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While reading through my writing, I noticed that I wrote: "During the events of yesterday..." because it fit the narrative. The phrase, however, made me wonder whether it's correct. When I googled the words "the events of yesterday", all I found was an article dating back to the 1860s, in New York Times that used this exact phrase. The modern term seems to just be: "During yesterday's events".

My question is then, as asked in the title, while perhaps a bit old-fashioned, is it still grammatically correct in modern English to use the words: "During the events of yesterday"? – or has it completely fallen out of use?

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    during yesterday's events = much more common. If you want to write in English, you need to pay attention to possessives. They can get complicated. – Lambie Mar 15 at 16:33
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    If Google NGrams is to be believed, the Saxon genitive version today's events became more popular than events of today over 50 years ago. But "completely fallen out of use"? That's a bit extreme! – FumbleFingers Mar 15 at 16:37
  • You will frequently see "events of..." used with a date: "The events of January sixth." But if the day is described by a single word, then the possessive is much more idiomatic: "Yesterday's events" or "Sunday's events." – Canadian Yankee Mar 15 at 17:31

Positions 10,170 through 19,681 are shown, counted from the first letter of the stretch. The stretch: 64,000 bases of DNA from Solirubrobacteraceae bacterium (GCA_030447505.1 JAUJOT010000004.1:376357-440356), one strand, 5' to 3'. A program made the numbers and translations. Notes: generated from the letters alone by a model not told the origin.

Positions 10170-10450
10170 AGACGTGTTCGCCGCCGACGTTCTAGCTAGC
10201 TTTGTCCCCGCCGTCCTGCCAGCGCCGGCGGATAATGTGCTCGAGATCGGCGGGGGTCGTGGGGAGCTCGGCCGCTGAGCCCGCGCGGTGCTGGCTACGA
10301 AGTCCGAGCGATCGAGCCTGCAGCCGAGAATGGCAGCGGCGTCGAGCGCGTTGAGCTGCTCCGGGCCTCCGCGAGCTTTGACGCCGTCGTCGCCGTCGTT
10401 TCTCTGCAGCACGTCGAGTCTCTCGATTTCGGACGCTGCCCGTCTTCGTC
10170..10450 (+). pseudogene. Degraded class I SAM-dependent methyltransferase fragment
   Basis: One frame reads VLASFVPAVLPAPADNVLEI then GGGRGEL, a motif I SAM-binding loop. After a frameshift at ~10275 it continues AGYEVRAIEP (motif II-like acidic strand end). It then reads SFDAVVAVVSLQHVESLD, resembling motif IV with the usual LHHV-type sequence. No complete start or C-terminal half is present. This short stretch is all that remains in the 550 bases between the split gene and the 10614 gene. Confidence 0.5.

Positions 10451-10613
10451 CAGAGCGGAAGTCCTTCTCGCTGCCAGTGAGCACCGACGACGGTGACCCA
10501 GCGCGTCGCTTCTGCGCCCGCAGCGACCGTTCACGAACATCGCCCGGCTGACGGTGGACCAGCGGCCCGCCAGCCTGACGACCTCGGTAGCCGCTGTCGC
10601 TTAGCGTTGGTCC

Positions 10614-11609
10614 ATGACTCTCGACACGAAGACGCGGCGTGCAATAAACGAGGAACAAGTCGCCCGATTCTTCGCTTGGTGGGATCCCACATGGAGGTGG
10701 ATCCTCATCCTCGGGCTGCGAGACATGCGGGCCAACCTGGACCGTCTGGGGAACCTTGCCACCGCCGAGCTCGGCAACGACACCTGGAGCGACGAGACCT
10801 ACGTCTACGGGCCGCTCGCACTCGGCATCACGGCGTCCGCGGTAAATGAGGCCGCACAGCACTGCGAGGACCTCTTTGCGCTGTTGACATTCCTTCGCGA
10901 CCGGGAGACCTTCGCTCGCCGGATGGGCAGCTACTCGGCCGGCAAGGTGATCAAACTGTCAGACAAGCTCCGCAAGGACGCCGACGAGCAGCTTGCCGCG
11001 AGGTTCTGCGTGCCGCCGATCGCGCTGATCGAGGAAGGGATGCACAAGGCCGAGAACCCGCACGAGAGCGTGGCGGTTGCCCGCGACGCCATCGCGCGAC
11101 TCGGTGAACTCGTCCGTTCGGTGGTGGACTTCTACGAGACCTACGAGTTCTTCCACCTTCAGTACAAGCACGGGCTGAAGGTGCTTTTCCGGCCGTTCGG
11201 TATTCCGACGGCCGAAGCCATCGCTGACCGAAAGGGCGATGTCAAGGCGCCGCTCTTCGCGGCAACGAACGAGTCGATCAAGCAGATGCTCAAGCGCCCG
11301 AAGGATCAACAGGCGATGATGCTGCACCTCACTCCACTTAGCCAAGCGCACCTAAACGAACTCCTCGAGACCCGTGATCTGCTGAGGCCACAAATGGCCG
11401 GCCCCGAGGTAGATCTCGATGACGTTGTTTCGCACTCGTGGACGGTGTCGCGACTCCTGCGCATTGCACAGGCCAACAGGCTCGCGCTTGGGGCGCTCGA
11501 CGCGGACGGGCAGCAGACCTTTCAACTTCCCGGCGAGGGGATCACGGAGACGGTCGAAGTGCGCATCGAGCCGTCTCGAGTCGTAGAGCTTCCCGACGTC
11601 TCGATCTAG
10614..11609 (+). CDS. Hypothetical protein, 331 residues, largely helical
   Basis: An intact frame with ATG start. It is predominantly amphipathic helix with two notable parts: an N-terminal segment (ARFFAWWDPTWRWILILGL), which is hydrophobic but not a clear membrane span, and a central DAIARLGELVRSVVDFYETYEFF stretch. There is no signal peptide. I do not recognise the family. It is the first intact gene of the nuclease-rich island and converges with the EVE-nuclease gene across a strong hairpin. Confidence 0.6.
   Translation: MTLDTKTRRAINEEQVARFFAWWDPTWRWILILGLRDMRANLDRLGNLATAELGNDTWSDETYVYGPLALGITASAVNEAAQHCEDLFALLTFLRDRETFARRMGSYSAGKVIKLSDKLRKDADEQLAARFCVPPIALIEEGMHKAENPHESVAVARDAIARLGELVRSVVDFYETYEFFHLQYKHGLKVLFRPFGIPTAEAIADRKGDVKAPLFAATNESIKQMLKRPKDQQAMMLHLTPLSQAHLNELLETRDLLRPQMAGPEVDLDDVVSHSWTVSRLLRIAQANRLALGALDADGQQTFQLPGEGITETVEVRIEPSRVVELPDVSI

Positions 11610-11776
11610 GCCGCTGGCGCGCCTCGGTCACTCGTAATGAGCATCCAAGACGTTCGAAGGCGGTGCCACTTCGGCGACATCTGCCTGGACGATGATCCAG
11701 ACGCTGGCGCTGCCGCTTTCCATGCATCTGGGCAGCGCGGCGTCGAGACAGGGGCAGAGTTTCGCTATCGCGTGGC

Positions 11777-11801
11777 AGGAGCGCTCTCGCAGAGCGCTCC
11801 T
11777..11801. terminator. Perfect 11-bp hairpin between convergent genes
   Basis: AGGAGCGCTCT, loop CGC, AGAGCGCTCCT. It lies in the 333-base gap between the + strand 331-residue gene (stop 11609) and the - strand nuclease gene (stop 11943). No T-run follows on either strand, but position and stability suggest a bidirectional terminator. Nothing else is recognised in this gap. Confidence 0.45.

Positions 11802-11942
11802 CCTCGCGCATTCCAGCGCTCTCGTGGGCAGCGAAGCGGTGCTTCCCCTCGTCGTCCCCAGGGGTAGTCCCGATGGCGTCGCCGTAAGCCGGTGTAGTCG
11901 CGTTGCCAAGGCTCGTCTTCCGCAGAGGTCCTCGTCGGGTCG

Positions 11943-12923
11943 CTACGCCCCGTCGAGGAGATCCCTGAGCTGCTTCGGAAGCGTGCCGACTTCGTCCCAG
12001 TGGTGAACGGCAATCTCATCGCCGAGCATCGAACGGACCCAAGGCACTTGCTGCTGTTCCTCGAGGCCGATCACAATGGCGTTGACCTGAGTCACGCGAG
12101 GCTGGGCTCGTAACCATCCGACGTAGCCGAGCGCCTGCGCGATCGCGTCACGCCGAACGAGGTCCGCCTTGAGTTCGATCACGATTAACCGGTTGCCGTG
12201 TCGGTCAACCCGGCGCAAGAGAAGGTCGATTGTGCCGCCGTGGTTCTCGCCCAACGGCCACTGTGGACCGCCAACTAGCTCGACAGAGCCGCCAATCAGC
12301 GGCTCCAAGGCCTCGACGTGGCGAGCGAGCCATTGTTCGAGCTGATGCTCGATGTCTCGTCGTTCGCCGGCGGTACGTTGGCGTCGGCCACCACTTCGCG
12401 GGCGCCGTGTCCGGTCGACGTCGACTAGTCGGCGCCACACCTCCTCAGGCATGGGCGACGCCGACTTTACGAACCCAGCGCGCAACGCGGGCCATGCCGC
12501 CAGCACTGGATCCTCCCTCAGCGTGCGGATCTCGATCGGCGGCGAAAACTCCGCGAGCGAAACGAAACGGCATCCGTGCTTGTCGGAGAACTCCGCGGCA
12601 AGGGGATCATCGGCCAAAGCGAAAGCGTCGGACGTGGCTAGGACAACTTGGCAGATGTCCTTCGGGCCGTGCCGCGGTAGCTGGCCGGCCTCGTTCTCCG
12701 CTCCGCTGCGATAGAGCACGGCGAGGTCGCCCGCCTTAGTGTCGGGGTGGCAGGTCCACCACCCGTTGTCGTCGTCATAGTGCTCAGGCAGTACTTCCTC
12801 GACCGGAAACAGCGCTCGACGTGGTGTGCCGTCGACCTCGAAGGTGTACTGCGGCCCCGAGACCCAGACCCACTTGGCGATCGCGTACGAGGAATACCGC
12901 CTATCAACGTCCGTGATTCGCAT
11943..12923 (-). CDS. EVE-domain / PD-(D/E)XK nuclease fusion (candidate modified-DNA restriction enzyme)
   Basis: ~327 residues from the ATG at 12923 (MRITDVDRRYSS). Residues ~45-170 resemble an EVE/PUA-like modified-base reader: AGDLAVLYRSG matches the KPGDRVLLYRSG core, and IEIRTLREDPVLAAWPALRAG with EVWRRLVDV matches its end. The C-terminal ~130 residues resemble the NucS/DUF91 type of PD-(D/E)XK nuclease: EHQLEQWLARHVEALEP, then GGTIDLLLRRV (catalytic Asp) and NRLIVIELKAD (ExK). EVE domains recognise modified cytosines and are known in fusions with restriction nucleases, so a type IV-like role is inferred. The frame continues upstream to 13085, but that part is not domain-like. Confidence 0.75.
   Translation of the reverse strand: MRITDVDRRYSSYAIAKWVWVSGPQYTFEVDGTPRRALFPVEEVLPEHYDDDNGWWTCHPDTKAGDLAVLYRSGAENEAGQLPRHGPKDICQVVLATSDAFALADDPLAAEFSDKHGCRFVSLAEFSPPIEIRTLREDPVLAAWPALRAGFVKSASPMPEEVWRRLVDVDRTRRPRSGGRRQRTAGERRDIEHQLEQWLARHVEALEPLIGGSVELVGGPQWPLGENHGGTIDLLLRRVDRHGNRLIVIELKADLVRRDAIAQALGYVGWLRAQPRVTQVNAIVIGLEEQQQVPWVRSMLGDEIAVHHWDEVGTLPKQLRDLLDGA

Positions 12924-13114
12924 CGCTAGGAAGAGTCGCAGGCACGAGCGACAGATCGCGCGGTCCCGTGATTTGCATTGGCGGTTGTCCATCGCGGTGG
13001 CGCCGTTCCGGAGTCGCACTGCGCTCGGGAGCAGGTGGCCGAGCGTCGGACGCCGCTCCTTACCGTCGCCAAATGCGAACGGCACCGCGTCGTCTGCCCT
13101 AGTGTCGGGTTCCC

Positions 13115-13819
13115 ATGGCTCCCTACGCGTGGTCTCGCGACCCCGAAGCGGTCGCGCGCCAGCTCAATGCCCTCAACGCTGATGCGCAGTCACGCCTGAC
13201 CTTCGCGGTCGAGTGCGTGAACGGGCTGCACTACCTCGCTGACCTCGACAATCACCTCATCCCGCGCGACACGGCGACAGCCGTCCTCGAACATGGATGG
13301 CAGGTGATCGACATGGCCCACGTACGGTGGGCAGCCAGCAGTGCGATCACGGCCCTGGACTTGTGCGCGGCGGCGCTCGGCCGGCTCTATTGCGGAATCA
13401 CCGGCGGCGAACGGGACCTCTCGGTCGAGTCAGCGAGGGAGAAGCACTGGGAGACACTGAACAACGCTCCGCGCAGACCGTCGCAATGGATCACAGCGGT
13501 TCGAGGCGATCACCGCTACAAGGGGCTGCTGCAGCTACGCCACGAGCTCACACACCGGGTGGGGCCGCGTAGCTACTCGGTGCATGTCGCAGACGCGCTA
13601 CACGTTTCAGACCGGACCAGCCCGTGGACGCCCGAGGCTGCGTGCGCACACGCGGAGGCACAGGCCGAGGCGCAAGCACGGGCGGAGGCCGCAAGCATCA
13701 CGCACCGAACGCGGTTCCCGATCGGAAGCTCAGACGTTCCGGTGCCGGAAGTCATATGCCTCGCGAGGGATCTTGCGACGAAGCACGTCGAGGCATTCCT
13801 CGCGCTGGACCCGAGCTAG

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Your question is a wee bit unclear since the title doesn't mention "during, whereas the body does. And Ngram suggests that it's the "During" that's minimizing the number of results, because "the events of yesterday" itself (i.e. no "during") gets lots of hits, many of them recent.

So if you include "during", then "the events of yesterday" may not be common, but as @FumbleFingers commented, it's too much to say that it has completely fallen out of use. And if you exclude "during" then it's still common. Either way, I don't see any problem in using it.

And I just thought of a situation where even with "During", you may have to use "the events of yesterday" rather than "yesterday's events". Suppose there was some terrorist attack at the Olympics. A report about that may need to use "events" to refer to both the actual sporting activities, but also to the terrorist attack. To make the distinction, you'd pretty much have to use "the events of yesterday" to refer to the attack, because "yesterday's events" would likely be take to refer to the sporting activities.

Is my example contrived? Very well then, it is contrived, (I am large, I contain multitudes.) 😎

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